While some people like using the command line during development, others prefer graphical interfaces. Graphical user interfaces (GUIs) also use colors and shapes to make output clearer or make the sandbox easier to work with.
Graphical CVS interfaces are available for Windows, Macintosh, and Unix or Linux systems, and there are also two Java graphical interfaces that run on any operating system with a Java Runtime Environment. These GUIs were written by third-party developers and do not come with CVS.
Third-party developers have also written tools to interface between CVS and several of the common integrated development environments (IDEs). These interfaces are most useful to programmers and are available for Microsoft Developer Studio, MetroWerks CodeWarrior, NetBeans, GNU Emacs, and anything that uses the SCC-API (Common Source Code Control Application Programming Interface). IDEs that support the SCC-API include Macromedia ColdFusion, Sybase PowerBuilder, and Microsoft Visual Studio.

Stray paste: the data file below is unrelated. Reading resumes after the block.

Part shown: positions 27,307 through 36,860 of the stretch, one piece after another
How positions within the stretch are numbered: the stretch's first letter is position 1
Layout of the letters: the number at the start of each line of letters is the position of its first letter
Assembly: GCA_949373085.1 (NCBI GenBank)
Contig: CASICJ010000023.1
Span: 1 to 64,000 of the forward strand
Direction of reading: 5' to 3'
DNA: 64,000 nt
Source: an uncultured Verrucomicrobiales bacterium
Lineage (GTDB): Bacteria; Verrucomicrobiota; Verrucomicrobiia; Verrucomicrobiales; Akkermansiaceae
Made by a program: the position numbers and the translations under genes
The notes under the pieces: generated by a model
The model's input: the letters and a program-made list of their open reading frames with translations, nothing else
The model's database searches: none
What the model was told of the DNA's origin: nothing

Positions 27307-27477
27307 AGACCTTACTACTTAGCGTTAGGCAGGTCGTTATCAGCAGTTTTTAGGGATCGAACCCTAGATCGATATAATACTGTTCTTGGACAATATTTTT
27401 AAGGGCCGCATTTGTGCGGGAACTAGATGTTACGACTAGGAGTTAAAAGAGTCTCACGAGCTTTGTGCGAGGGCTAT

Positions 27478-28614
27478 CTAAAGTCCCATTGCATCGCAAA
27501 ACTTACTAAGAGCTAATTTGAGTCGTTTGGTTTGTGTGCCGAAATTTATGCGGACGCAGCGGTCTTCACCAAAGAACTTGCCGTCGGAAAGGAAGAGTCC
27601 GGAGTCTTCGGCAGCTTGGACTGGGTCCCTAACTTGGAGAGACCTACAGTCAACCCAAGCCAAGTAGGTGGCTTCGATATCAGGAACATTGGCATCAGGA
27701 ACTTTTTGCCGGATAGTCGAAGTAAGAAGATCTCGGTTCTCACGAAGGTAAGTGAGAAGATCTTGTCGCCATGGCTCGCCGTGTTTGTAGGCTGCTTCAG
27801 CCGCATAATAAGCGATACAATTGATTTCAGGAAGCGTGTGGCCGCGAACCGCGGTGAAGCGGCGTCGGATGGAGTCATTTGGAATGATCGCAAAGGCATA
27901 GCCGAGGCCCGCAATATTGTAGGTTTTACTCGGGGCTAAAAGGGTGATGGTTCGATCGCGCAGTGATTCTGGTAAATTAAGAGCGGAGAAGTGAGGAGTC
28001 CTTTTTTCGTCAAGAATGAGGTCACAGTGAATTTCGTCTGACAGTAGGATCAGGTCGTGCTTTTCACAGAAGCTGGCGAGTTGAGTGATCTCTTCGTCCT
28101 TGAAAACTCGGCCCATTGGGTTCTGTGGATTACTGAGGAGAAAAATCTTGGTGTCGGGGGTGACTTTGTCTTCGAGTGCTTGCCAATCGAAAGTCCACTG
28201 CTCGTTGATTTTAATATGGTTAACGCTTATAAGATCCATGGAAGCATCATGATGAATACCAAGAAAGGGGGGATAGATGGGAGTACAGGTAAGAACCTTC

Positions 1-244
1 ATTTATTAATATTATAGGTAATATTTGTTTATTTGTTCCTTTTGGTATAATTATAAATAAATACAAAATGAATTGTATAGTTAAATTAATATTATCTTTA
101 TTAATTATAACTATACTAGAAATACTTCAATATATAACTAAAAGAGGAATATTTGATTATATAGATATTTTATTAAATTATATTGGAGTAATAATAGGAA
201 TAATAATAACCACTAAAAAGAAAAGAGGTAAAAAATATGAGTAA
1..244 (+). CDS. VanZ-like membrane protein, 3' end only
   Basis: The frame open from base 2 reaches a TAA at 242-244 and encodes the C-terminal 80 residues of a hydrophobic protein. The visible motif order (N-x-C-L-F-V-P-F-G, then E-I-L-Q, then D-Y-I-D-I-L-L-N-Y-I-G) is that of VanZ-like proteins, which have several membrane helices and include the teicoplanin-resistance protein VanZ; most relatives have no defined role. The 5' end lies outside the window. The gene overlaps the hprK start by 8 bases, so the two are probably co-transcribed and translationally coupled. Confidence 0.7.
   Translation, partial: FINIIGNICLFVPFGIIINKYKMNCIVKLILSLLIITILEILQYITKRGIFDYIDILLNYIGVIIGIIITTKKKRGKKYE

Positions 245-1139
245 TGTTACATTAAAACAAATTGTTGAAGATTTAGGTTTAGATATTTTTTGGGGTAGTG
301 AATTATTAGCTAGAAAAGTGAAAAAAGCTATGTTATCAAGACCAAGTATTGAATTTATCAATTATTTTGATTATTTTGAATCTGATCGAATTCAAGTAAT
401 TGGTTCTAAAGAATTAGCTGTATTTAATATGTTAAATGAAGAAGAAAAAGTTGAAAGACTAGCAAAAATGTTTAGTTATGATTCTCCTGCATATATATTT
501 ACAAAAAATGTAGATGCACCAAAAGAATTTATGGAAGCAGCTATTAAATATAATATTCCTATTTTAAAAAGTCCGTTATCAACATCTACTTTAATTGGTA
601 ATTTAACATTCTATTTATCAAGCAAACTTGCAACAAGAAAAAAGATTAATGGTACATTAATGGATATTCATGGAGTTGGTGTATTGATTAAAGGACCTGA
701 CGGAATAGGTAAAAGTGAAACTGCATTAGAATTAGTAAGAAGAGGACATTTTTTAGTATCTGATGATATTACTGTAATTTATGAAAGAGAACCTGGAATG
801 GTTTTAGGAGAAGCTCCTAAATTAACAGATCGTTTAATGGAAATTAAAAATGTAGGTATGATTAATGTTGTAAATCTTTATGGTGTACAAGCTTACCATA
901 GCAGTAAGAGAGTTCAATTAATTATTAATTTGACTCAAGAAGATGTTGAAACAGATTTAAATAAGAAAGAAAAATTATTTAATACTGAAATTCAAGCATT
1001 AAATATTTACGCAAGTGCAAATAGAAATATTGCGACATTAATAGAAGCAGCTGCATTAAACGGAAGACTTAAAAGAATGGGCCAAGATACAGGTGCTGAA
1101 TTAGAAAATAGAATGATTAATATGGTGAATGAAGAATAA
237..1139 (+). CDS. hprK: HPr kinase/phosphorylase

CVS is designed for the Unix and Linux operating systems, and it relies on the features of those operating systems. It can behave in unexpected ways when used from a different operating system. The most obvious problem is that Windows operating systems use a different character for line endings than Unix-based systems do. CVS corrects for that particular problem, but other problems are explained in this appendix.